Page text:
In the 1930s and 40s, the world of professional sports in North America was a white one. Segregation had existed in the southern United States since the 1870s, meaning that African Americans had to use "coloured" facilities, schools, hotels, and entrances, which kept them separated from white people. And even in other areas of the country where segregation was enforced, racism often kept black people out of many desirable positions in society, such as the best jobs. Especially in pro sports.
If you went to see a pro baseball, football, or basketball game at this time, you would be greeted by only white faces. Until Jackie Robinson, that is. On April 15th, 1947, Robinson played his first game as a member of the Brooklyn Dodgers (if you're curious, the Dodgers moved to Los Angeles in 1958 and still play there today). Baseball had been segregated professionally for over 50 years (before Robinson, top African American players could only play in the Negro American League).
Robinson's arrival in Brooklyn was met with taunting, abuse, and, most scary of all, death threats. He received discrimination from fans and fellow players, but he amazingly never wavered in his determination to play the game. And that's a great thing because even without the change he brought to the entire sport, he was easily one of the best baseball players of his day. He was the National League Rookie of the Year 1947, the MVP and batting champ in 1949, an All-Star from 1949 to 1954, and a World Series champion in 1955.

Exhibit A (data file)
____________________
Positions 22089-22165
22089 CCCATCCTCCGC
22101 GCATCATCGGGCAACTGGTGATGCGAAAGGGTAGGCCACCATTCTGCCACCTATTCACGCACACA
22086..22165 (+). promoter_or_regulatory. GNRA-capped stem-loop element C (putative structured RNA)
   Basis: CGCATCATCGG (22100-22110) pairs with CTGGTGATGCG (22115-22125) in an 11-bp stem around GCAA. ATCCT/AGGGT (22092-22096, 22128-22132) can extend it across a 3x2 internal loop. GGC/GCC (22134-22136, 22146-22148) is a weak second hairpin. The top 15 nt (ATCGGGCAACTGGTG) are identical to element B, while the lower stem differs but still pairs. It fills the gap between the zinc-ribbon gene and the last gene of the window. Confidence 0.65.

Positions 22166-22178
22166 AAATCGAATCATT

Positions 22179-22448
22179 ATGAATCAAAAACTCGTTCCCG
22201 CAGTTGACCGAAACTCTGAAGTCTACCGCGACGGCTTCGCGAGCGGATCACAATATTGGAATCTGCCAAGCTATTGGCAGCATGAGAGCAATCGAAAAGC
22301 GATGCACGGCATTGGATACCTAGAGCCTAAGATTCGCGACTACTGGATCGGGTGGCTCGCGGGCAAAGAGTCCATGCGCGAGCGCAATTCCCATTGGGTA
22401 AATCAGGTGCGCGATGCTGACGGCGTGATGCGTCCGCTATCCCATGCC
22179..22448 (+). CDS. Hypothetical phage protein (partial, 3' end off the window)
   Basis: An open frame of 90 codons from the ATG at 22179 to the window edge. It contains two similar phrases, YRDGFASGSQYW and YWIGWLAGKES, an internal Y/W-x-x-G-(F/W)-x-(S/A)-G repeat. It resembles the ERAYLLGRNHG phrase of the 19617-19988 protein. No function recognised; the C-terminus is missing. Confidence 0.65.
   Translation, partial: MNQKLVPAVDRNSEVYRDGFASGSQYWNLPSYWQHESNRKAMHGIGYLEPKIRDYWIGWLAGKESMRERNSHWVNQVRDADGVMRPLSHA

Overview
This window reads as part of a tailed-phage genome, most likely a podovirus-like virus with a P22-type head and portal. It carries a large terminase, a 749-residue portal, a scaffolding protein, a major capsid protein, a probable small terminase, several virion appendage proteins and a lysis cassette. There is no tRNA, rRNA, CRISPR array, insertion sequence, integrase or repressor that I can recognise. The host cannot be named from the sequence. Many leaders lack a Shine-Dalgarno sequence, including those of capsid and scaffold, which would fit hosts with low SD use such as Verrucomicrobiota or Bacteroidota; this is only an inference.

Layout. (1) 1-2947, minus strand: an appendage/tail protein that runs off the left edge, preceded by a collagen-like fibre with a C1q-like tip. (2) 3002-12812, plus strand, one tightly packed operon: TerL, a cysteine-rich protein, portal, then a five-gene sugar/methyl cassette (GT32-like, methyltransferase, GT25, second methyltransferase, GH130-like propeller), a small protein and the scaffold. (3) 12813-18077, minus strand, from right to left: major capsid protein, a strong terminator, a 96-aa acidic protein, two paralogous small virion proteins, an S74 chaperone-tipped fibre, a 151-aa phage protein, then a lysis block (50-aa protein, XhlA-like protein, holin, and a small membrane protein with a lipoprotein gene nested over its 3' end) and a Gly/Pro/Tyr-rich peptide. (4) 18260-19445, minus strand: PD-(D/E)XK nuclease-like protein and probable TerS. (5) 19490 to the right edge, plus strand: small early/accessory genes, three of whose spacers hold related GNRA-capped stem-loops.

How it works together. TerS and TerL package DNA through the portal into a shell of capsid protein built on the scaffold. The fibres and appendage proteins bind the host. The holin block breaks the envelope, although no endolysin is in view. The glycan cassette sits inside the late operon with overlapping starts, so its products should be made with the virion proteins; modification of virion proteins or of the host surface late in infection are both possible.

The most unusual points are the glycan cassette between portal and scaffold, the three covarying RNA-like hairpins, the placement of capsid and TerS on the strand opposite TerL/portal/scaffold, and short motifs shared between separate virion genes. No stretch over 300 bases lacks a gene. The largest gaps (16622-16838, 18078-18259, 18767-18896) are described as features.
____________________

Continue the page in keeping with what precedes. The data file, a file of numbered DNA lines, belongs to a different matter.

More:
In 1997, 50 years after he first stepped on the field as a Dodger, Major League Baseball retired his number 42 from all teams (usually, a team will "retire" a number — meaning it can never been worn again — as a sign of respect for a player that means a lot to that team's history). So when you look up and see the number 42 hanging from the stands of your favourite ballpark, now you know why it's there. Thanks, Jackie!